What about you?  What are you doing to apply “The Art of Winning” to your business?  Are there some key strategies that you'd add to the list?

If you would like to learn more about ways to improve your Home Care business, you can download a free white paper from Ankota called:

The 7 Habits of Highly Effective Private Duty Home Care Agencies by clicking the photo link below: 

7_habits_effective_home_care

 

 

 

 

 

 

Ankota provides software to improve the delivery of care outside the hospital, focusing on efficiency and care coordination. Ankota's primary focus is on Care Transitions for Reeadmisison avoidance and on management of Private Duty non-medical home care. To learn more, please visit www.ankota.com or contact Ankota.

Topics: Home Care Entrepreneurship, Private Duty Home Care Blogs, Private Duty Agency Software, Home Care Best Practices, Home Care

Home Care can Disrupt Healthcare with Care Transition Services

Posted by Ken Accardi on Aug 5, 2014 11:20:34 AM

Harvard professor Clayton Christensen literally wrote the book on disruptive technology.  In his 1997 book The Innovator’s Dilemma; Christensen described disruptive innovation as innovation that unexpectedly creates a new market or value network and eventually disrupts an existingClayton_Christensen market and value network, displacing an earlier technology.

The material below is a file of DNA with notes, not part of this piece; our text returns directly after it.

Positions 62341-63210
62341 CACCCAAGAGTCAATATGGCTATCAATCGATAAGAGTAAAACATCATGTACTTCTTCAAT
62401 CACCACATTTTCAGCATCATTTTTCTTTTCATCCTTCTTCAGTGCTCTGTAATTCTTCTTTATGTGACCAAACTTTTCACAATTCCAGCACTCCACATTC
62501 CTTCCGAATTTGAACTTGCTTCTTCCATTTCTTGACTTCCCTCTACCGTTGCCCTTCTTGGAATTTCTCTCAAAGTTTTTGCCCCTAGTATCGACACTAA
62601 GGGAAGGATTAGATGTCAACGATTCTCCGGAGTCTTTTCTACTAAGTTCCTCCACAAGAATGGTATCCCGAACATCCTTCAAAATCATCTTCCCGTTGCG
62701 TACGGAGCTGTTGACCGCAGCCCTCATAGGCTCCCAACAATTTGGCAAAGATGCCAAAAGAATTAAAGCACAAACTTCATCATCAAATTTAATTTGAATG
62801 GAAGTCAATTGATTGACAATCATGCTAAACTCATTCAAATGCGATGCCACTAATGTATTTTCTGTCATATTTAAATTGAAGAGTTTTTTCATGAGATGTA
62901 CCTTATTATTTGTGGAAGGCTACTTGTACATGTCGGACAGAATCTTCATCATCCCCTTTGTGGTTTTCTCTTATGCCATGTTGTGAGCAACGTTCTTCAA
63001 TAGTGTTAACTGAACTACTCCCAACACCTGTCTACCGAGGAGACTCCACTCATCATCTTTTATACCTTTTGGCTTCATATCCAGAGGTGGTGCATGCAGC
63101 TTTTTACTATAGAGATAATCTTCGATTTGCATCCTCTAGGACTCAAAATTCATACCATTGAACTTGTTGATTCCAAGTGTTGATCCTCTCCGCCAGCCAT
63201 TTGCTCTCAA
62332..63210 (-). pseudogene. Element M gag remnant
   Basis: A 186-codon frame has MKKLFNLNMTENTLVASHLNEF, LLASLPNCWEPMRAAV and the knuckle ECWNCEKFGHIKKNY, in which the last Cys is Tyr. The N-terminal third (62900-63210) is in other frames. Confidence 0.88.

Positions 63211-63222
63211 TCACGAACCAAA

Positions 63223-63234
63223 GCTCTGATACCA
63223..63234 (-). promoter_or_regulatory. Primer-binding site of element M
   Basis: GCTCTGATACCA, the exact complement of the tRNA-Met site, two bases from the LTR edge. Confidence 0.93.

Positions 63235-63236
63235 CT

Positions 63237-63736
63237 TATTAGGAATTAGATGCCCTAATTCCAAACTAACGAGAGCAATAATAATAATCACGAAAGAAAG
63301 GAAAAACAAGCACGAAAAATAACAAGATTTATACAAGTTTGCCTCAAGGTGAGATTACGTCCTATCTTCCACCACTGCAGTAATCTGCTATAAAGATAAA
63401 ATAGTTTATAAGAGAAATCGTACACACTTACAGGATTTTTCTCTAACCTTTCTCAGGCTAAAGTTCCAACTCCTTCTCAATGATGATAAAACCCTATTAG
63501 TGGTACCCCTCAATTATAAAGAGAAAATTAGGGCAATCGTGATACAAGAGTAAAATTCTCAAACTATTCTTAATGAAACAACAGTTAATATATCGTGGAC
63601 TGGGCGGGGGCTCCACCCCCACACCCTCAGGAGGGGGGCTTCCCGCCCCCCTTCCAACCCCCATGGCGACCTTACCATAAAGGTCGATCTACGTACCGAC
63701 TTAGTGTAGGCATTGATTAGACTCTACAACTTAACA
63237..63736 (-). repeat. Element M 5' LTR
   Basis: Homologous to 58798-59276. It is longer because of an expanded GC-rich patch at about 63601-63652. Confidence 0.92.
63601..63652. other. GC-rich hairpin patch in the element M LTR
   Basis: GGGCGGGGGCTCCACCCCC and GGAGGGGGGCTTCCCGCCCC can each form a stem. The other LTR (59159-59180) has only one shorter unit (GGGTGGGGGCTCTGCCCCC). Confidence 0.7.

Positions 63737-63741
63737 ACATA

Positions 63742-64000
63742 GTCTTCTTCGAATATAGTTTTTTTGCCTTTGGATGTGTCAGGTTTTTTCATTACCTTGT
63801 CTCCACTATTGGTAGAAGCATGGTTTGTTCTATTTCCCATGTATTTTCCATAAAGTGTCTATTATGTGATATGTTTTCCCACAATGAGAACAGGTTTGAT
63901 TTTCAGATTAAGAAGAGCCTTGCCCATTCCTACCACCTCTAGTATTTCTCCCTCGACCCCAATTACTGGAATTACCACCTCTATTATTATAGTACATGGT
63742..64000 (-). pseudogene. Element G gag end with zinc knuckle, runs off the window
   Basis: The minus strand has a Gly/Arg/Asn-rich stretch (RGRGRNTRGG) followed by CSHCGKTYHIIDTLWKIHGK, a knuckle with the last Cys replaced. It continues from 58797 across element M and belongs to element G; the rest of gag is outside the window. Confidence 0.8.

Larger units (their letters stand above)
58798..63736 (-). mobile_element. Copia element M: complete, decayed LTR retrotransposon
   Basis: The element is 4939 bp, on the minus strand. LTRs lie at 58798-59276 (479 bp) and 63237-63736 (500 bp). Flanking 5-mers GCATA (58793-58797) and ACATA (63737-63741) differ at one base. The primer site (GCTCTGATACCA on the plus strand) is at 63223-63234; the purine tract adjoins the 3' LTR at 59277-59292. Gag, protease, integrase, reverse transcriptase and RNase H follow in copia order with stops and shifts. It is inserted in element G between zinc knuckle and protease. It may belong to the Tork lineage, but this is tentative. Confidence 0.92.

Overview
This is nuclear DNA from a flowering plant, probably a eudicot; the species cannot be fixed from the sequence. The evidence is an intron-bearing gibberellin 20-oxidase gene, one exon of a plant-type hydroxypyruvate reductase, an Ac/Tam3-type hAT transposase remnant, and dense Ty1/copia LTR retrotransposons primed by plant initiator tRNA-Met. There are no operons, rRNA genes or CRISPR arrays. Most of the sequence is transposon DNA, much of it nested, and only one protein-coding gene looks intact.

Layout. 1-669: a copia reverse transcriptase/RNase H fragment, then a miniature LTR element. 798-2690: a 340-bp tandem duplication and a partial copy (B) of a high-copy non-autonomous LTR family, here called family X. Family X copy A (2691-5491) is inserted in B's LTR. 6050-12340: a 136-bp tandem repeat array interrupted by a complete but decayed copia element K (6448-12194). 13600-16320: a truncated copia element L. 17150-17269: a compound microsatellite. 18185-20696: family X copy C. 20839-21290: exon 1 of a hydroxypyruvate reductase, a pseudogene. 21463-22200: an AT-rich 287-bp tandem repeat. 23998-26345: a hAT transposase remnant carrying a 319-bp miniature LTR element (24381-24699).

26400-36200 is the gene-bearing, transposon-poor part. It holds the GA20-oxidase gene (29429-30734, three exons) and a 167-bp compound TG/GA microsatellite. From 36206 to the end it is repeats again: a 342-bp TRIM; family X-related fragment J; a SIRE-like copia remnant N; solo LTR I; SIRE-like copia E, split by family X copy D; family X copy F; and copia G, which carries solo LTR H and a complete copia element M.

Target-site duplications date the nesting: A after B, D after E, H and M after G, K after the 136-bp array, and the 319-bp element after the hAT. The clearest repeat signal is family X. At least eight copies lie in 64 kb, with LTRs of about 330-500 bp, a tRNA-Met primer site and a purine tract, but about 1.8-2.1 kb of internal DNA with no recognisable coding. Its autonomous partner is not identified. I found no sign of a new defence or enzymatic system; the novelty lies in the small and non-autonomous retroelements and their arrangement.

A classic example of disruptive innovation is in the computer industry.  In my lifetime, we moved from $2 million dollar mainframes (e.g., IBM), to $200,000 minicomputers (Sun Microsystems), to $2,000 personal computers (Dell) and then to $200 smartphones (Apple, Samsung).  You’ll notice that the dominant companies in the computer industry changed at each step along the way and part of the reason is that successful players in a market are generally not motivated to create a new technology that can replace their current success at a 10th of the cost.

Disrupting Healthcare

A similar phenomenon can occur in health care.  Today the predominant way that elderly individuals indicate their need for a hospitalization is by showing up in the emergency room.  Costs of emergency room visits vary widely but most studies show the average cost to be around $2,000.  Based on the computer industry example, perhaps there’s a way to make that determination for $200?  Also, hospitalizations in the case of the elderly are often more complicated and expensive and become the trigger event for an individual to become one of the 5% of the US population that accounts for 45% of all health care costs.  So if there was a way to predict and avoid the hospitalization, the value (as measured in patient quality of life, better health outcomes, and reduced costs) can be huge.  If for example the person moves from home and community based care to institutional long term care in a nursing home, their average cost of care in general will increase by $1,600 per month.  (Milligan C in Innovations in Integrated Care: New Opportunities to Better Serve Dual Eligibles.  February 23, 2011. Hilltop Institute)